In our Lent Devotional for Women today, we’re still considering love, but I think in order to understand love, we need to take a minute to look at the opposite of love. You might be thinking ‘hate’ but I want to consider “despair.”
Stick with me here, as you continue to read this Lent Devotional for Women, you’ll understand why I believe despair is the opposite of love, at least for the sake of our Lent Devotional for Women reflection today.
Think of two men in the New Testament, one who exemplified love and the other, despair. Did Peter and Judas come to mind? Good, because that’s who I was thinking of. First, before we start digging deeper, make the decision right now, even if it’s based on limited knowledge of the two; who do you want to be more like? Peter or Judas?
Peter, who loved with everything he was, fell, and then loved even more? Or Judas who loved, and fell, and never to get back up again?
Let’s look at the difference between these two, close, personal, friends of Jesus.
Peter and Judas: Love and Despair
Peter eventually got to the point, granted, a very low point, but he got to the point where he realized his love was weak and human and absolutely fallible. And at that point of utter self-knowledge, he wept. Tradition holds he wept so much and with such remorse, his face was grooved from the bitter tears.
But! Peter got back up! And when he got up, he trusted in the love of our Lord, not his own love. He saw who he was, but more importantly, he saw who God was!
And Judas? Well, poor Judas couldn’t get over himself; he couldn’t get past himself. Judas could not get past the pride of knowing how far he fell. Yes, there can be a form of pride that magnifies our weaknesses and not our strengths.
This type of pride leads one to despair; to think their sin was so great, there’s no way God could forgive them! Hmm, that doesn’t sound like God. It doesn’t sound like a thought or feeling God the Father would inspire in one of His children.
It DOES sound like something the enemy would use against someone to defeat them and drive them far away from the love and mercy of God!
Instead of trusting in the Father’s love, Judas despaired. This is why I want us to consider despair as the opposite of love. Love brought Peter back to our Lord, despair drove Judas far from our Lord.
There are two glaring examples of disciples who messed up BIG time in the love department with Christ: Peter and Judas. And we know how the story ends for both of them. Judas couldn’t forgive himself while Peter accepted Christ’s forgiveness. Do you see the difference?
Here’s a Lent Devotional for Women confession, there was a time when my sins felt huge and soul-crushing; I was in despair. And the more I thought of myself, the greater my despair. (And I am not even exaggerating y’all).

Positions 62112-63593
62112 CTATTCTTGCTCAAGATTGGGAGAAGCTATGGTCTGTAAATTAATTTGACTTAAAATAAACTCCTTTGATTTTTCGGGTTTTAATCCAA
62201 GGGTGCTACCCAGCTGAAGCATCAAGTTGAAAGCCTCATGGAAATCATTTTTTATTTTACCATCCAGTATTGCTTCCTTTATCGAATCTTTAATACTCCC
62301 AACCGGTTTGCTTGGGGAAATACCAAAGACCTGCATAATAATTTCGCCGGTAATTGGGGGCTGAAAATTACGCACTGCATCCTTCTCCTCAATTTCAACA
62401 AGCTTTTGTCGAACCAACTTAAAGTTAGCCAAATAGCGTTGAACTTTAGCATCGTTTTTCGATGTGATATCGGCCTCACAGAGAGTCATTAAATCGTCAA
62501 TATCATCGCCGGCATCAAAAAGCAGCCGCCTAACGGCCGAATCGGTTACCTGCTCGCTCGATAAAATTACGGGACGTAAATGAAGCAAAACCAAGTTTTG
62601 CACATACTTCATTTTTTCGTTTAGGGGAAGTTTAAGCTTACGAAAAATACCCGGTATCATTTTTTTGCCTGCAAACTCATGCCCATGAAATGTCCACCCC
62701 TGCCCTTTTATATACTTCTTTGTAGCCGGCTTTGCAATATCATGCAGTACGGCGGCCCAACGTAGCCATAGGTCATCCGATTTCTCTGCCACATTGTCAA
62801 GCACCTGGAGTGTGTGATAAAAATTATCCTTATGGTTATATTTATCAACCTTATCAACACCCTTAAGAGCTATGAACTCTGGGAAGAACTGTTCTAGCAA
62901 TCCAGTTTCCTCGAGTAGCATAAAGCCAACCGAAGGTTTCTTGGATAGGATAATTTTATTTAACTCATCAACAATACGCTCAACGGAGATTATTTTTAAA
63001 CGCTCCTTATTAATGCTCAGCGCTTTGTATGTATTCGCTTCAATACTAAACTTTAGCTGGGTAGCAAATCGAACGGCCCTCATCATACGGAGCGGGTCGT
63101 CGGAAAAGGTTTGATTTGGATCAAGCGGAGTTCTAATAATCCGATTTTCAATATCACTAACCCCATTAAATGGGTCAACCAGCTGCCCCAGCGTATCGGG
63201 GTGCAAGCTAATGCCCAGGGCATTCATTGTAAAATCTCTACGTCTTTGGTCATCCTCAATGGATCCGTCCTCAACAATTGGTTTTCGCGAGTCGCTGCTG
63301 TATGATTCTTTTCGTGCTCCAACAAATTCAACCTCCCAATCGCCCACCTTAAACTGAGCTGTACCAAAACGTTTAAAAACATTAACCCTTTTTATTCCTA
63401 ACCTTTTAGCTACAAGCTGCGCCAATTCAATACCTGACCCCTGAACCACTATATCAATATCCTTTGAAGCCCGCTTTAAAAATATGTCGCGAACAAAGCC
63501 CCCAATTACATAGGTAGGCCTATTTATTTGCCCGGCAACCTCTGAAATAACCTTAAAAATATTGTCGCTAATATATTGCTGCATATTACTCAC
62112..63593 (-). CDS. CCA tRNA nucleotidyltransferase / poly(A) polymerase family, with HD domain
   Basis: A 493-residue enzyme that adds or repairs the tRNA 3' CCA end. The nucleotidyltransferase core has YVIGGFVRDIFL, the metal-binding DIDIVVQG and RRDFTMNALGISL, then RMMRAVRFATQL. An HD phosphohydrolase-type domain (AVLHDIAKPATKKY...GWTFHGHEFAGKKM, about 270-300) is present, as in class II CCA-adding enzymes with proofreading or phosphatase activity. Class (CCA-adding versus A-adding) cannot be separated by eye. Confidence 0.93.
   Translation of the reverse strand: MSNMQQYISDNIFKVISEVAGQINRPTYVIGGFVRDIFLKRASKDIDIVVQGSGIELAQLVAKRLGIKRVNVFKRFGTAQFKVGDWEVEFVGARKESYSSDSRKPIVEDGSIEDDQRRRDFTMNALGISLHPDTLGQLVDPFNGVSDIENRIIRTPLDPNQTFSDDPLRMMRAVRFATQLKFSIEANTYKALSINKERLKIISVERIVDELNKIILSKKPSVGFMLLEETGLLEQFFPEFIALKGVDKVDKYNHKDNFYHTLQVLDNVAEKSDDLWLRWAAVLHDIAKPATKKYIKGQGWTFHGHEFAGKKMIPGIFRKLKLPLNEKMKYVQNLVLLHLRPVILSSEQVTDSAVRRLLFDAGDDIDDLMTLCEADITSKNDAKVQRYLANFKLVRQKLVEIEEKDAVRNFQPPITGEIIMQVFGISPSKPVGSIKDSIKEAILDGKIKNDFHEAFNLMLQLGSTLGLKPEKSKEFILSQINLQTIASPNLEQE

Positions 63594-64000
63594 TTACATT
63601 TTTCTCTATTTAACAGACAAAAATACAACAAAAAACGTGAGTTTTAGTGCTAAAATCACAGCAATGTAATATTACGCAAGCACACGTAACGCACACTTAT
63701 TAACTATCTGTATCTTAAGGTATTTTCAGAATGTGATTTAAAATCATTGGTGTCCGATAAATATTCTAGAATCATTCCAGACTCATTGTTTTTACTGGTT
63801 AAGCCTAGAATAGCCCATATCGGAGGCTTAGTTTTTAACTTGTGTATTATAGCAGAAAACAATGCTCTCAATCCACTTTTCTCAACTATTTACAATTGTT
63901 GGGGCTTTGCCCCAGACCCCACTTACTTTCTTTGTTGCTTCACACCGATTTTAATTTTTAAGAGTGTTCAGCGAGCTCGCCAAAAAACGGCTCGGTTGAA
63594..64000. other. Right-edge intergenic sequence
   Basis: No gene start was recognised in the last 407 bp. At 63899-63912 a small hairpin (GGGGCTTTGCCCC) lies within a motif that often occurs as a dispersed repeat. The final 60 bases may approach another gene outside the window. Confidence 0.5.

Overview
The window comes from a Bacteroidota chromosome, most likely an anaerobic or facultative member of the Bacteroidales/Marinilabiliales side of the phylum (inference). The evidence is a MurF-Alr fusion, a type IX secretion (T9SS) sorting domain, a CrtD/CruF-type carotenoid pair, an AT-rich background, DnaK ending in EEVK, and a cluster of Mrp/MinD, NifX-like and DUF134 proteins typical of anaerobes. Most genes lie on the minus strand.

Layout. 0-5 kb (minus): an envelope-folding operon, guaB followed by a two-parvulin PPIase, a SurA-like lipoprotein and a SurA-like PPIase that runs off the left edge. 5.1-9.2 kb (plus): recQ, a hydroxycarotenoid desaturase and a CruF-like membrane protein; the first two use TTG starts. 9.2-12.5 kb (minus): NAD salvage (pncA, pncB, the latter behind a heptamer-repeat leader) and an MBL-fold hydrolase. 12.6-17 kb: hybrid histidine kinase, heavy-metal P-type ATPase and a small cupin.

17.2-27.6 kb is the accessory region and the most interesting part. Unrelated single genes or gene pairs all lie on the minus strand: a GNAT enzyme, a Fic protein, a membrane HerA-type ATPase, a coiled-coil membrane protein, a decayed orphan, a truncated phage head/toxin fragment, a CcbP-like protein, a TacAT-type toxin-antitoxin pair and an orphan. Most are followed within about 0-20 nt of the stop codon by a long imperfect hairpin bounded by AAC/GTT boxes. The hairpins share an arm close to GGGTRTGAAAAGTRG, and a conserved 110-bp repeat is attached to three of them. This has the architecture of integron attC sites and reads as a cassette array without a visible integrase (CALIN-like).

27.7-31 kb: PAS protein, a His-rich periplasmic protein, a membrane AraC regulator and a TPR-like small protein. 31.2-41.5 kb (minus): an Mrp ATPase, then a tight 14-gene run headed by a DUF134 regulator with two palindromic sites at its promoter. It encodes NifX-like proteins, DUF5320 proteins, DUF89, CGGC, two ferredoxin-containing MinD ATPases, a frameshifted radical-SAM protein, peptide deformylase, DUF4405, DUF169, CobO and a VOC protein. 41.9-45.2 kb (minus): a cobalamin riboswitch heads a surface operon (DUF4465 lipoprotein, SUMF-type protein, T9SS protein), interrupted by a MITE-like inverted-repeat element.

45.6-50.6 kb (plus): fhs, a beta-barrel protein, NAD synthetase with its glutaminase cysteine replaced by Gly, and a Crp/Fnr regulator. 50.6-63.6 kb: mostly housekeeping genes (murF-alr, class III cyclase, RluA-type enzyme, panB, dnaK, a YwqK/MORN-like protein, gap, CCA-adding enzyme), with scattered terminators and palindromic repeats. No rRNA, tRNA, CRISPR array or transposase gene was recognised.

One day it occurred to me–I still vividly remember the day by the way. I was sitting on a huge rock while Chris was clearing some brush at his dad’s land. The realization hit me, Peter didn’t walk around always introducing himself as “Peter who denied Christ three times.” He may not have been able to forgive himself at first, but he allowed Christ to forgive him so he could at least function in his day-to-day.
Not only was Peter able to receive forgiveness and forgive himself so he could function, but he also went on to lead the other Apostles and spread the Good News of Christ! Wow! It’s easy to see why the enemy would have wanted to keep him in a state of despair.
Peter was able to continue the life entrusted to him and his mission, which was to love Christ and bring others to Christ so they could love Him. (John 21:15-18)
When we are in despair or even headed down that road, the enemy must be doing the happiest of all happy hell dances!!
I realized it wasn’t God keeping me in this state of despair, it was the enemy!
If I continued to wallow in myself, I wouldn’t be able to move on. I wouldn’t be available to encourage and help others. I wouldn’t be able to share Jesus and His love. You know the saying, “Follow the money trail.” I followed the despair/love trail. The enemy had all the reasons in the world to keep me in fear and despair. God had none. Read that again…God Had None.
God’s purpose is for us is to know, love, serve and share Him. Keeping me in despair would defeat every.single.one.of His plans for my life!
Let’s take a look at the qualities and differences of love and despair and let’s do it by examining our conscience. No that was not a trick, that’s where it begins, self-knowledge and then how we react to what we find out about ourselves. That my friends will be a great indicator of how we will react to others, but more importantly (I kind of feel like I say ‘more importantly’ more than I should?) how we react to God when we come to know ourselves.
What do you need to forgive yourself for right now?
What unforgiveness are you carrying around that is affecting your ability to love Jesus and be loved by Him?
When was the last time you went to confession?
When was the last time you just Adored Jesus and let Him adore you?
Click here for all the Lent Devotional for Women posts.
Essential Oil Notes:
Did you know that the hypothalamus is the primary regulatory center of the body? It is the area deep in the center of the brain that receives all the signals of the nervous system. It pretty much is the command center of our mood. So caring for that is key. Did you also know that the hypothalamus has DIRECT connection with the olfactory organ of the NOSE? Meaning our sense of smell is the only thing that goes directly to the center of our BRAIN. Soooooooo this explains why certain smells conjure up memories. So it is safe to say that if we need to boost our mood then we need to smell things that make us happy, or safe, or well. Enter aromatherapy.